The Clever Way Women Are Striking Back Against Body-Shaming Ads
Hey, ladies: On your way to and from work, you might want to think about dropping a few pounds—or maybe getting a boob job or butt injections. Those are just some of the messages advertisements for plastic surgery or diet products send to women who ride public transportation through signs that commonly line the interiors of buses and subway cars. It seems some feminist activists in New York City have had enough. They’re slapping stickers that proclaim “This Oppresses Women” on body-shaming promotions on the Big Apple’s mass transit systems.
Over the past few months, the stickers, which are re-creations of a decal first used in 1969, have been distributed at gatherings of two NYC-based groups, Redstockings of the Women’s Liberation Movement and National Women’s Liberation. People are then pasting the stickers to ads on trains and buses in Gotham and uploading snaps of the altered promotions to social media using the hashtag #ThisOppressesWomen.
A prime target for the stickers has been advertisements for products from the company Protein World. The advertisements feature a model clad in a skimpy neon-yellow bikini and pose the question, “Are you beach body ready?” In April in the United Kingdom, the ads sparked a protest in London’s Hyde Park and led to commuters’ defacing them across the city’s subway system.
After receiving more than 350 complaints, Britain’s Advertising Standards Authority said in a statement that it was yanking the ads from London Underground trains and stations “due to our concerns about a range of health and weight loss claims made in the ad.”
Now, thanks to the “This Oppresses Women” stickers in NYC, Protein World and other advertisers are discovering that women on this side of the pond also aren’t down with being made to feel ashamed of their bodies.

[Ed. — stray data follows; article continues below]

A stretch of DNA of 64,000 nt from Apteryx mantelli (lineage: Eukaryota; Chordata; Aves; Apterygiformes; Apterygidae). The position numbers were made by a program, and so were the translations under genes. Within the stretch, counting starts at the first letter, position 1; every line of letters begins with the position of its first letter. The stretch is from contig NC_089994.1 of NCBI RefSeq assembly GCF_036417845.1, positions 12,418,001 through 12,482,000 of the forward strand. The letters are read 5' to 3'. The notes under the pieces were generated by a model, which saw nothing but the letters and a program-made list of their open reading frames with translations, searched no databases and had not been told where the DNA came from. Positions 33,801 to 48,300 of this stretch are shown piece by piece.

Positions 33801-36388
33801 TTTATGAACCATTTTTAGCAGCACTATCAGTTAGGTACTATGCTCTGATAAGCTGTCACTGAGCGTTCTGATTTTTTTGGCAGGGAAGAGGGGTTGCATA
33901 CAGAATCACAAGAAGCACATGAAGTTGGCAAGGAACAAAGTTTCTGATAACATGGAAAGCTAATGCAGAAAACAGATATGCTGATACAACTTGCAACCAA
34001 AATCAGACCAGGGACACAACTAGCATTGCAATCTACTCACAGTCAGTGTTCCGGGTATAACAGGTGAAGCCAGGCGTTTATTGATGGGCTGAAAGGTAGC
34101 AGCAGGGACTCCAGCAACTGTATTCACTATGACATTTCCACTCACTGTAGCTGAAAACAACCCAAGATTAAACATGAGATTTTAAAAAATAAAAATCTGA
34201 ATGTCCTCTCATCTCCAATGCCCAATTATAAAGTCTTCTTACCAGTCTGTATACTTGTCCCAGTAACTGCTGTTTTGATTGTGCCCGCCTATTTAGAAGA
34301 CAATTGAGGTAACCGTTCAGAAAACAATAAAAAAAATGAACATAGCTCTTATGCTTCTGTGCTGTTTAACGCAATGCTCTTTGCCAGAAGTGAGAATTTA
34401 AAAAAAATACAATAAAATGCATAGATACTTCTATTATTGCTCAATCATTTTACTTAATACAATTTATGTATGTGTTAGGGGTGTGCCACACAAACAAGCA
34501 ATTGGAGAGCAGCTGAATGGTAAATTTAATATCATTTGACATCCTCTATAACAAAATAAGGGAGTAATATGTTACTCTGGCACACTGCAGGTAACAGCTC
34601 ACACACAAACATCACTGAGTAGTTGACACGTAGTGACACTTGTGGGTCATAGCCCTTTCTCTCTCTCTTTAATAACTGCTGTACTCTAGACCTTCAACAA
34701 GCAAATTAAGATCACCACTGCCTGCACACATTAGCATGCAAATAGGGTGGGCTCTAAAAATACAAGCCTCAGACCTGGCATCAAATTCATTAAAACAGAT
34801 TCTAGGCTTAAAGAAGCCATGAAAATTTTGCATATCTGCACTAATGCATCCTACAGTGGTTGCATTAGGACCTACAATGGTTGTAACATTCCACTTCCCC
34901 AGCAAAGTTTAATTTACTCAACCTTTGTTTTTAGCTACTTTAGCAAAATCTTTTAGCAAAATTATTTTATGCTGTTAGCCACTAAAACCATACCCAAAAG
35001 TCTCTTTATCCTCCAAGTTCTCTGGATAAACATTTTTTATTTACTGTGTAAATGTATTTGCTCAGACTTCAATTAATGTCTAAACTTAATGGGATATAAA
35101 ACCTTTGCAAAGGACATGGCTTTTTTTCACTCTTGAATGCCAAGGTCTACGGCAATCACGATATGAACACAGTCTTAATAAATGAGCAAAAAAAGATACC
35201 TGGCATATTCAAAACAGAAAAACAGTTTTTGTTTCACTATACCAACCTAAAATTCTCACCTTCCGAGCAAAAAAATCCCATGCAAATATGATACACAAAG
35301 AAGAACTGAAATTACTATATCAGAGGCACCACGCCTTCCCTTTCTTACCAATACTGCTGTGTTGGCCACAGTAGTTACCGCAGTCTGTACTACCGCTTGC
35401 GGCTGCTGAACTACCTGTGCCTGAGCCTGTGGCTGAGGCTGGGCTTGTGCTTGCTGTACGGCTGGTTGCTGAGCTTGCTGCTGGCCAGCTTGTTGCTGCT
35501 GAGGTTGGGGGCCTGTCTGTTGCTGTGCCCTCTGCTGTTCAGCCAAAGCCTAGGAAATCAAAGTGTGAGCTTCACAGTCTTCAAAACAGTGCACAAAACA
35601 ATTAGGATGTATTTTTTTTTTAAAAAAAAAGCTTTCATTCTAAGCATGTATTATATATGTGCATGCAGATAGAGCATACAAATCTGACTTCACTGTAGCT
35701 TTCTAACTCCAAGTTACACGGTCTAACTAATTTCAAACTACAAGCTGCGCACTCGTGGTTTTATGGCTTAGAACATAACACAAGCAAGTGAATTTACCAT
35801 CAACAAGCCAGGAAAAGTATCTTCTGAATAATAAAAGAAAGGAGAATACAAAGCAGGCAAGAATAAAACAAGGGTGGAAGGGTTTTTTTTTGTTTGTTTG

So, Why Should You Care? You don’t have to be Don Draper to know that much of advertising trades on people’s insecurities about their appearance—usually promising to make them thinner or younger or associating the product with young, thin models. But the pressure to have a perfect body takes its toll, particularly on impressionable girls. A full 47 percent of girls in grades five to 12 are motivated by magazine pictures to drop pounds, and 69 percent of them say those images shape their idea of a perfect body, according to the National Association of Anorexia Nervosa and Related Disorders. Although childhood obesity is a problem, 80 percent of girls are at a healthy weight, and only 5 percent of women naturally have the kind of perfect-seeming body type portrayed in advertising.
Redstockings member Adrielle Munger also connected the body-shaming advertisements on public transportation with the problem of catcalling.
“It’s hard to ignore [the advertisements] when you’re sitting on the subway and a guy is like, ‘Hey, baby, what’s up?’, and then you see these pseudo-naked women for the plastic surgery ads, and you’re like, ‘OK, this has to be connected,’ ” Munger told MTV News. “But then you realize the ads are contributing to how men treat you all the time, especially in New York, because it’s such a pervasive part of your life. You see these ads every single day in your face on the subway, on the street; it’s kind of ridiculous.”
Last fall a video from the anti–street harassment group Hollaback! showed a woman in New York City being catcalled 100 times in 10 hours. A recent survey from Cornell University and Hollaback! found that 85 percent of women first experienced being catcalled or physically groped when they were under 18—which can lead to low self-esteem in girls, who may believe they’re doing something to cause the harassment.
National Women’s Liberation hopes to continue raising “consciousness about street and workplace harassment, sexist advertising and the connection between them,” its website states (it also includes the dates of future meetings where stickers will be distributed). So a whole lot more of these decals may be popping up on ads on Gotham’s buses and trains.